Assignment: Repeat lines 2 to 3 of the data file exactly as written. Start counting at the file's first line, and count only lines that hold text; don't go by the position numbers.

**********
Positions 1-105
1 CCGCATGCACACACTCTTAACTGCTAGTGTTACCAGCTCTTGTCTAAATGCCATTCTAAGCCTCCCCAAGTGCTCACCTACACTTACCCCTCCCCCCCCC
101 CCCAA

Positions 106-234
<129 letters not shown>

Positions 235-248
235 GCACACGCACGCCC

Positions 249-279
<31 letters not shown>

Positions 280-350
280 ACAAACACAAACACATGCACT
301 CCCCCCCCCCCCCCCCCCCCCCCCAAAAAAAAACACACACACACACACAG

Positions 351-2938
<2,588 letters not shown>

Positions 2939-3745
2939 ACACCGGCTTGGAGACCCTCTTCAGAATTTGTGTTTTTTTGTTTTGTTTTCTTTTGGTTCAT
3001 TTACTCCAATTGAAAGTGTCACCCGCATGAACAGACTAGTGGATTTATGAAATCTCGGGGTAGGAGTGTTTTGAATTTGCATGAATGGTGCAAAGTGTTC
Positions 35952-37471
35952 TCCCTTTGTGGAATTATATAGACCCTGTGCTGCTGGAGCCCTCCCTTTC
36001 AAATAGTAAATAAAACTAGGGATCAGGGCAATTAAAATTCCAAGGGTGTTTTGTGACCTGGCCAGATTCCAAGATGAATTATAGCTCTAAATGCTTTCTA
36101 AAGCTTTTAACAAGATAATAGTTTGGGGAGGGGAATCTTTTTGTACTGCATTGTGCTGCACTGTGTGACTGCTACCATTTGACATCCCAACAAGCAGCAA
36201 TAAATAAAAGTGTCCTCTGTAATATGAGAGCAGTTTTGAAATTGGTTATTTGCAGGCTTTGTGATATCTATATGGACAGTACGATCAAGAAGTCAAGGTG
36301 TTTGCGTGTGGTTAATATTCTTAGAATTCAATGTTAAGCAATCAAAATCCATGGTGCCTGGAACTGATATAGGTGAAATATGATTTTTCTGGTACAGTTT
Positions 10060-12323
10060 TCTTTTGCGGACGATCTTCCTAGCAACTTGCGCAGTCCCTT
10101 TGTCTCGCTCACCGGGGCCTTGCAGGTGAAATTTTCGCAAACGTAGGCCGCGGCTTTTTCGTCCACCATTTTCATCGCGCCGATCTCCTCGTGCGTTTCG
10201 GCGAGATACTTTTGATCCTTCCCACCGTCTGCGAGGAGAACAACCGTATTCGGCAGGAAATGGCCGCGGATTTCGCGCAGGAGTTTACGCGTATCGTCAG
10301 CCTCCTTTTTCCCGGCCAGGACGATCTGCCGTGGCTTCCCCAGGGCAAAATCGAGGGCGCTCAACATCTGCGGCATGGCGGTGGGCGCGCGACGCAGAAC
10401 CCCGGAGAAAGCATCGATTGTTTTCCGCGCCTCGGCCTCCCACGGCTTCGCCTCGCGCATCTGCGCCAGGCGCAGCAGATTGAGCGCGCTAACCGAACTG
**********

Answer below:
1 CCGCATGCACACACTCTTAACTGCTAGTGTTACCAGCTCTTGTCTAAATGCCATTCTAAGCCTCCCCAAGTGCTCACCTACACTTACCCCTCCCCCCCCC
101 CCCAA